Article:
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Given a ringed space $(X,\mathcal{O}_X)$ and ideal sheaves $\mathcal{I},\mathcal{J}\subset\mathcal{O}_X$, we define the ideal product presheaf $\mathcal{I}\cdot_p\mathcal{J}$ as the ideal presheaf $$ U\mapsto(\mathcal{I}\cdot_p\mathcal{J})(U)=\mathcal{I}(U)\mathcal{J}(U)\subset\mathcal{O}_X(U). $$ My question is: is this presheaf a sheaf? Or is it necessary to sheafify to obtain the correct definition of the ideal product sheaf? (this was my approach in Definition 2 of this answer). I've been trying to look for a counterexample of $\mathcal{I}\cdot_p\mathcal{J}$ not being a sheaf but I've failed at this. I've been trying two things:

  • looking at the example of the affine plane without the origin $\mathbb{A}_k^n\setminus\{0\}=D(T_1)\cup D(T_2)\subset\operatorname{Spec}k[T_1,T_2]=\mathbb{A}_k^n$, considering the ideal sheaves $\mathcal{I}=\widetilde{(T_1)}$, $\mathcal{J}=\widetilde{(T_2)}$ and trying to look at sections $(\mathcal{I}\cdot_p\mathcal{J})(\mathbb{A}_k^n\setminus\{0\})$. But this didn't work.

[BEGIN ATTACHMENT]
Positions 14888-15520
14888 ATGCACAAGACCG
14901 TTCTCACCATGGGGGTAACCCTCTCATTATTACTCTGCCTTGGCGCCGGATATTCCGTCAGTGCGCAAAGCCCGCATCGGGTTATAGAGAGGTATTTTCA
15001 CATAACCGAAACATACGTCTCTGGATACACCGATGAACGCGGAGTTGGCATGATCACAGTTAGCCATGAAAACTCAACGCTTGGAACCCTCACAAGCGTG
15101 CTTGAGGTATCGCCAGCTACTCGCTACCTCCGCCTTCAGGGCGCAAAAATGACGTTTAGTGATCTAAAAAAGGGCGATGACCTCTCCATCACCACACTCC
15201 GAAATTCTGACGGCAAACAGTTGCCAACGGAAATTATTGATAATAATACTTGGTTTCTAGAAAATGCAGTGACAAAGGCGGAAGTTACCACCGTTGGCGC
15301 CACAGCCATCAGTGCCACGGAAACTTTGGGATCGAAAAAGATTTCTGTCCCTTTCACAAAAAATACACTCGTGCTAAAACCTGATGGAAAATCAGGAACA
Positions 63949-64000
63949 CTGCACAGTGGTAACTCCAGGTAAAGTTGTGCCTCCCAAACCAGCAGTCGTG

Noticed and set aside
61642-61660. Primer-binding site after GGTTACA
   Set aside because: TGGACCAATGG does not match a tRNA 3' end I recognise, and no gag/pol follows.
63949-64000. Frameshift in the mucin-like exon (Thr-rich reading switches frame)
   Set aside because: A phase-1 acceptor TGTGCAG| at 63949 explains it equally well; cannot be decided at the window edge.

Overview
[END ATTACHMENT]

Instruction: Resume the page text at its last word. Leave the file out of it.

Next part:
• trying to recycle the counterexample of "the tensor product presheaf may not be a sheaf" given in this answer. But I failed here as well.

perhaps $\mathcal{I}\cdot_p\mathcal{J}$ is a sheaf after all? It is a separated presheaf since it it a subsheaf of separated presheaf, namely, $\mathcal{O}_X$. Here's how I would start the possible argument to try to prove gluing: if $U\subset X$ is open, $U_i$ is an open cover of $U$ and $s_i=\sum_{k=1}^{n_i}x_{ki}y_{ki}\in\mathcal{I}(U_i)\mathcal{J}(U_i)$ are sections which agree on intersections, then, since $\mathcal{I}(U_i)\mathcal{J}(U_i)\subset\mathcal{I}(U_i)\cap\mathcal{J}(U_i)$ and the intersection of subsheaves of a separated presheaf is a sheaf, there must be a section $z\in\mathcal{I}(U)\cap\mathcal{J}(U)$ such that $z|_{U_i}=s_i$ for all $i$. But here's when I don't know how to further extend the argument. I don't see why $z$ should be of the form $\sum_{k=1}^nx_ky_k\in\mathcal{I}(U)\mathcal{J}(U)$.

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  • $\begingroup$ I've reposted the question on mathoverflow, where I've obtained some answers. $\endgroup$ May 17 at 19:06

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